[14,16]. Labrasol, of the same chemical nature as Gelucires,
is a clear liquid surfactant with an HLB value of 14 [16].
In a preliminary study, the improvement of solubility of
piroxicam by using Gelucires and Labrasol was investigated
and semi-solid dispersions of the drug were prepared with
Gelucire 44/14 and Labrasol. A semi-solid dispersion
containing a mixture of 20% w/w Gelucire 44/14 and 80%
w/w of Labrasol provided dissolution of not less than 85%of
piroxicam within 30 min in each of the dissolution media
(namely, acidic medium, pH 1.2 SGF; pH 4.5 buffer; pH 6.8
buffer; and water) like a rapidly dissolving immediate release
drug product [17,18].
The purpose of the present work was to investigate the in
vitro and in vivo performance of the semi-solid dispersion
lled into hard gelatin capsules compared with pure
piroxicam lled into hard gelatin capsules and with the
commercially available tablet dosage form containing
piroxicam:b-cyclodextrin inclusion complex.
2. Materials and methods
2.1. Materials
Piroxicam was obtained from Dipharma (Istanbul, Tur-
key). Gelucire 44/14 (lauroyl macrogolglycerides) and
Labrasol (caprylocaproyl macrogolglycerides) were supplied
by Gattefosse (Saint-Priest Cedex, France). Hard gelatin
capsules were provided by Shionogi (Qualicaps SA, Madrid,
Spain). The tablets containing piroxicam:b-cyclodextrin
inclusion complex were provided by I.E. Ulagay (Istanbul,
Turkey). Naproxen used as an internal standard was supplied
by Abdi Ibrahim(Istanbul, Turkey). High-performance liquid
chromatography (HPLC)-grade methanol and acetonitrile
were obtained from Merck (Darmstadt, Germany). All other
chemicals used were of analytical reagent grade. Double
distilled water was used for preparing mobile phase solutions.
2.2. Preparation of semi-solid dispersions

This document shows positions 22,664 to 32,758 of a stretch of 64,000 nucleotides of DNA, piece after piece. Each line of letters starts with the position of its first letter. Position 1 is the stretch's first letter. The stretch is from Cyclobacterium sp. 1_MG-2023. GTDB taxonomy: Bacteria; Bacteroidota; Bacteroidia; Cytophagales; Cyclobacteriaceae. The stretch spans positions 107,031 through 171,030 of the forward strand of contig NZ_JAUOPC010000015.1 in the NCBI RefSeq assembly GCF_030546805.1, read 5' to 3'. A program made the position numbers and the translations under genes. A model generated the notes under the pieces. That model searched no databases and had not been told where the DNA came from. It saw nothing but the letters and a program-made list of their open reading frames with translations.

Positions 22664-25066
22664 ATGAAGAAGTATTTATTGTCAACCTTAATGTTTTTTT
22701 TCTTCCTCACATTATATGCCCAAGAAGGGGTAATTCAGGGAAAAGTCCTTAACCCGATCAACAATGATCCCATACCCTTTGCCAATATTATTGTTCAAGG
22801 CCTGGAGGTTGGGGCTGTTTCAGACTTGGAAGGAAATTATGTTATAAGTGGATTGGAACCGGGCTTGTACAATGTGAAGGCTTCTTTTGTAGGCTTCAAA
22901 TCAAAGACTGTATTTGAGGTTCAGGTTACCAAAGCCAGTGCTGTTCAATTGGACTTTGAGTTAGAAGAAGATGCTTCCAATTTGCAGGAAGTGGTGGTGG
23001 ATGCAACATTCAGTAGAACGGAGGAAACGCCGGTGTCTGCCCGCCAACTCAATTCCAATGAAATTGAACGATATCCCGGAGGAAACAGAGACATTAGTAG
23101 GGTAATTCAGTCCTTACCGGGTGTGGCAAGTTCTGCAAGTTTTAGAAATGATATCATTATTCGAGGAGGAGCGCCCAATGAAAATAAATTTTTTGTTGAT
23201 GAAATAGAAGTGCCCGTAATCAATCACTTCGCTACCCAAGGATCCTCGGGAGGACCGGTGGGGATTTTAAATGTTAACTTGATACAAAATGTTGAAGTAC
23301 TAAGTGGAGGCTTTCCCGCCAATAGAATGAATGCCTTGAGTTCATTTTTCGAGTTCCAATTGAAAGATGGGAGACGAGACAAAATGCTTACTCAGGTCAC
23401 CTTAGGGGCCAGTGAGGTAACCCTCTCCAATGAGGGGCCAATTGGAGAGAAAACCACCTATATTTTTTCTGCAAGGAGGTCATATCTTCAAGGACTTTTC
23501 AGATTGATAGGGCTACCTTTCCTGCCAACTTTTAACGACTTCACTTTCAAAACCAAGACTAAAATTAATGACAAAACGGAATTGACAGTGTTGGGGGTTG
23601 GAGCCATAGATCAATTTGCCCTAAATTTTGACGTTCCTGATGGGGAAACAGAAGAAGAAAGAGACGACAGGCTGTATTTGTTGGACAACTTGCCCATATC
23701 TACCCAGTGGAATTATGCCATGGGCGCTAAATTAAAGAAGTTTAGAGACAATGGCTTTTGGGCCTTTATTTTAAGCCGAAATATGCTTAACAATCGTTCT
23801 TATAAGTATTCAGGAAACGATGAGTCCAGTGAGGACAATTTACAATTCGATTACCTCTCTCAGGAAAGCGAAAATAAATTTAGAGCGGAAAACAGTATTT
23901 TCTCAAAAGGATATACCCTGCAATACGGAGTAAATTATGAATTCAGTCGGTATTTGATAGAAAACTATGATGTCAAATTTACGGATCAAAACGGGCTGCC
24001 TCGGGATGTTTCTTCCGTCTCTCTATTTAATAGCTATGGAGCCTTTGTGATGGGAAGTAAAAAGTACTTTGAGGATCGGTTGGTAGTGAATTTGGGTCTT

Piroxicam was added to the molten base comprising
Gelucire 44/14 and Labrasol at about 50 8C. The mixture
was stirred and then poured into a plastic injector and
volumetrically lled into hard gelatin capsules at the
temperature close to the solidication point (about 30 8C)
of the material to prevent the precipitation of the solid drug
in the molten vehicle. The contents of the semi-solid
dispersions lled into hard gelatin capsules and other dosage
forms used for comparison, were as follows:
GL Semi-solid dispersion consisted of 20 mg of
piroxicam, 76 mg of Gelucire 44/14, and 304 mg
of Labrasol per capsule (n 10, average weight of
the content ^SE 423:6 mg ^3:171 10
CD Commercially available tablet dosage form con-
taining a 1:2.5 molecular complex of piroxi-
cam:b-cyclodextrin equivalent to 20 mg of the
drug (n 10, average weight of the tablets ^
SE 415:6 mg ^3:449 10
PP Capsule containing 20 mg of pure piroxicam alone
(capsules were lled manually by weighing one by
2.3. Dissolution testing
Dissolution studies of the semi-solid dispersions, the
commercially available tablet dosage form containing
piroxicam:b-cyclodextrin inclusion complex, and pure
piroxicam in hard gelatin capsules were conducted using
USP Apparatus 1 (rotating basket method) (Aymes D96D,
Istanbul, Turkey) with three replicates, according to the USP
monograph of the drug [19]. The dissolution media were 900
ml of phosphate buffers (pH 4.5 and pH 6.8), USP-simulated
gastric uid without pepsin (SGF) (pH 1.2), and water. The
paddle rotation speed was kept at 50 rpm. In all experiments,
5 ml of dissolution sample was withdrawn at 5, 10, 20, 30, and
45 min and replaced with an equal volume of the fresh
medium to maintain a constant total volume. Samples were
assayed by UV spectrophotometry at 333 nm. Cumulative
percentages of the drug dissolved fromthe preparations were
2.4. Volunteers
The in vivo study was carried out on eight healthy
Caucasian volunteers. Table 1 lists the demographic data of
the volunteers. The study protocol was approved by the
Ethical Committee of Gulhane Military Medical Academy
(Ankara, Turkey) and each volunteer signed an informed
form of consent before starting the trial. All the volunteers
were active, ambulatory adults with no negative past
medical history and had not taken any medication at least
7 days before starting the trial. They were not in the habit of
smoking or drinking alcoholic beverages.
2.5. Dosage schedule and blood sampling
The dosage forms containing 20 mg of piroxicam were
administered in a single-dose, randomized, open, three-way
crossover study.
N. Yuksel et al. / European Journal of Pharmaceutics and Biopharmaceutics 56 (2003) 453459 454
The volunteers were served a low-fat content breakfast at
07:00 h and the dose was ingested with 200 ml of water at
09:00 h. Heparinized venous blood samples were drawn just
before administration and at 30, 45, 60, 75, 90, 120, 150,
180, 210, and 240 min after administration. Plasma was
separated and frozen prior to assay for piroxicam by HPLC.
All volunteers fasted until 3 h after drug administration. A
15-day washout period was left between the dosing days.
2.6. HPLC assay of plasma samples
An HP1100 chromatographic apparatus (Agilent, Avon-
dale, USA) consisting of a Model Agilent Series G-13158